I loved this concept of introducting emotion into our courses and curriculum. Currently we have to inject key competencies (thinking, managing self, participating and contributing etc) and also values into our courses. Thinking specifically about emotions and having this included in Unit of Work Templates would add an extra dimension previously not specifically included, to our planning.
My husband (primary teacher) has an activity of "Activating Wonderment" when introducing a topic of inquiry to a whole syndicate which is designed to create a "Wow Factor" to the students. Using acting, images, music, items of realia and humour the teachers give clues about what the topic to be introduced. The students have to guess what the topic could be and are completely inspired thus the emotion of 'wondering' and 'excitement' is activated. So perhaps we are after all, as teachers, using emotion in our lessons - but just not explicitly like Japanese teachers.
I do a Human Rights unit - which would cover the American Common Core Standards of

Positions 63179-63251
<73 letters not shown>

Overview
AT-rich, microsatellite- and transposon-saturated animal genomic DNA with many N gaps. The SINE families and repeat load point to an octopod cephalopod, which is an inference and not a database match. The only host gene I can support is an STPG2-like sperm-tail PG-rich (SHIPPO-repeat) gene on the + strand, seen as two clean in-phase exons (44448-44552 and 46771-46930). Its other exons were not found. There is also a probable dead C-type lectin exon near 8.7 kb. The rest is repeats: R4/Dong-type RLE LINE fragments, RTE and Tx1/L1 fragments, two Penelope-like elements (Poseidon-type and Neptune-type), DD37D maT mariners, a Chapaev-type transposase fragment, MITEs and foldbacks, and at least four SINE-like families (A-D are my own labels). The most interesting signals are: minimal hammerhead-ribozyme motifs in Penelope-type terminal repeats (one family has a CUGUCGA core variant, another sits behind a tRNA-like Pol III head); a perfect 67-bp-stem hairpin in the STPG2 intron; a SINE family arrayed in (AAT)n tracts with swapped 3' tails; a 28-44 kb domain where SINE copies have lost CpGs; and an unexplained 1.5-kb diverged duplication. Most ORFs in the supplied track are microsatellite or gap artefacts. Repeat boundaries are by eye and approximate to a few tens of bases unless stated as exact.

- Integrate and evaluate content presented in diverse formats and media, including visually and quantitatively, as well as in words.*
- Analyze how and why individuals, events, and ideas develop and interact over the course of a text
- Write arguments to support claims in an analysis of substantive topics or texts, using valid reasoning and relevant and sufficient evidence.
Speaking & Listening:
- Prepare for and participate effectively in a range of conversations and collaborations with diverse partners, building on others’ ideas and expressing their own clearly and persuasively.
Negative Emotions (at violations of Human Rights)
Positive Emotions (at trying to find ways to solve issues of Human Right violations)
- Sense of Justice/morality
Using de Bono's red thinking hat also addresses emotions in student learning and provides a platform and template worksheets which the students can develop their ideas with.
The Human Rights Unit is a highly emotive topic in which students explore both rights and responsibilities. They are highly engaged when looking at how many Human Rights are violated so they can enjoy chocolate. We watch a series of You-Tube clips and students learn the skills notetaking. The notes are eventually converted into an essay. They create a Glogster (interactive e-poster) which highlights another human right violation and looks at how the issue could be righted.